The fact that my father is alive and is on the way to a full recovery does not bring me a single bit closer to believing in the existence of a deity. Why should it? Although I feel grateful, I do not know to whom or what to project this feeling, nor do I feel that such projection is necessary. Certainly, if there is a God, I would not thank him for sparing my father. I would curse him for creating the kidney stone in the first place. Such a God must not be worshiped, but ignored and avoided.

My reasons for not believing in God are logical; if God wished to persuade me of His existence, he would appeal to my rationality with an argument. My reasons are not emotional, though they do manifest in the form of hatred, confusion and hilarity of a God who would torture his creation with these tests of faith instead of reasoning with them. But I don’t waste time about it; I’ll spend it looking forward to the many more years I will be glad to have with my Dad after he has fully recovered.

After all, how can you hate something that doesn’t exist?

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The Martyr’s Wet Dream

Words like “God” and “Allah” must go the way of “Apollo” and “Baal,” or they will unmake our world.
— Sam Harris, The End of Faith

Under a sky awash in blood and rust, a squad of rusty marines and I patrolled the outskirts of an obliterated city, hunting terrorists. A thin strata of ash covered what was once a road. Stripped trees pushed out from phosphorescent soil like mummy hands. A mushroom cloud lingered over battered skyscrapers, watchful archon of fire and hate.

I felt something small under my boot. I looked down. Beneath the ashes, a small gold crucifix glinted in the glow of a thermonuclear dawn. I knelt, picked it up, watched it sway hypnotically at the end of a thin, silver chain.

I once strangled a man in boot camp because I found him wearing one of these crosses around his neck. The corporal had me immediately promoted. Later, I learned he wasn’t actually a terrorist — just impersonating the terrorists as a joke around the other rowdy trainees. They don’t call me Cain for nothing.

I reported the rebel artifact to the corporal. Once intel confirmed the proximity of the terrorists, we were ordered to unleash the D.E.M.O.N. from the armored carrier — Divine Entity Mutilating Organic Necrobot — but we just called them demons. My heart sank. I instinctively dreaded the demon.

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Playing the Devil’s Advocate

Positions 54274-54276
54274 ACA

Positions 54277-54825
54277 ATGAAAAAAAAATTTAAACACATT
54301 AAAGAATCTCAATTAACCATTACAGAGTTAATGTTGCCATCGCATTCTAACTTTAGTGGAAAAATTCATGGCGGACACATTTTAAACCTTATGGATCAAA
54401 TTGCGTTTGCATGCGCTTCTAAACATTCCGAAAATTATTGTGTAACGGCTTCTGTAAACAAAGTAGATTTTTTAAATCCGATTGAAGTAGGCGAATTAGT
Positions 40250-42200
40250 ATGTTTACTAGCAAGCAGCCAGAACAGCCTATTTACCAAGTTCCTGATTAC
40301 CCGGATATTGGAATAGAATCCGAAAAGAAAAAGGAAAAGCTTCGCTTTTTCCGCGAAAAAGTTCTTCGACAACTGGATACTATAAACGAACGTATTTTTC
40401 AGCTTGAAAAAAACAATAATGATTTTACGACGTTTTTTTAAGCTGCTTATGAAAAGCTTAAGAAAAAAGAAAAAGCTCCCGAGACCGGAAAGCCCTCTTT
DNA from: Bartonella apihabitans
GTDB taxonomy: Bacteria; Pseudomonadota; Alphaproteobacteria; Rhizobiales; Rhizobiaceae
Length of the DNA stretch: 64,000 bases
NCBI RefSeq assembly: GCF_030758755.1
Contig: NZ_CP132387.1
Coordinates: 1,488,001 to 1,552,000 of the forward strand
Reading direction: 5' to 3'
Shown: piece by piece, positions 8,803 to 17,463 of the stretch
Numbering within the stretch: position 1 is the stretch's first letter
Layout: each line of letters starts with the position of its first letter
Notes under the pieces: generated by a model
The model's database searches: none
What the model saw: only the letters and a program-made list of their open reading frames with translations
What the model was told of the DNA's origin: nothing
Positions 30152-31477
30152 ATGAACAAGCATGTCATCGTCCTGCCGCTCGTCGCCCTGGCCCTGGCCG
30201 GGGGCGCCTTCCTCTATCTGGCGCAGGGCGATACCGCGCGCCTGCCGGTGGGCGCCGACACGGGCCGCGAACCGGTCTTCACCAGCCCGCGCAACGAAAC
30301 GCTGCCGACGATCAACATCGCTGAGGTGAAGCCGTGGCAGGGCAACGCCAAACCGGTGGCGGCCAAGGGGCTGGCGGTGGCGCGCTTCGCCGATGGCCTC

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We all know the story: the all-powerful, all-loving, all-knowing Jehovah created Heaven and all its angels and ruled over them in bliss and harmony. But then the archangel Lucifer swelled with pride, and he waged war against the Creator to take his throne. The angels fought, and it was the righteous Jehovah who overcame the evil Lucifer, and he cast him out of Heaven.

Still prideful and seeking vengeance, Lucifer went after God’s new and prized creation. The humans, Adam and Eve. He tricked them into eating the forbidden fruit, “sin” entered the world, and Jehovah reluctantly banished humanity from paradise.

Ever since, we have known that fallen angel Lucifer as Satan, the dragon, the devil, the entity behind all the evil in the human heart, deceiving the human race into the eternal fires of Hell.

But it is the victor who writes history. And this is only one side of the story.

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The Afterlife For Atheists

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I was once an agnostic Christian. Though I vaguely believed in Heaven and Hell, I supposed that people who were righteous but had refused to recite the sinner’s prayer could probably slip through the cracks. Somehow. Otherwise, I largely ignored the appalling moral quandary posed by this arbitrary, judging God.

Then Death sent me a postcard with my friend’s face and signature on it. I was forced to face not only that staggering personal loss, but the reality of death. He was a noble, intelligent gentleman — and a passionate atheist. Since his death, I’ve spent these years mentally asphyxiated by life’s cruelest riddle — what happens, if anything, after we die?

It’s rare to find an atheist who believes in the afterlife. Most atheists, through application of rational and critical thinking, reject the idea of an afterlife for similar reasons they reject the existence of gods.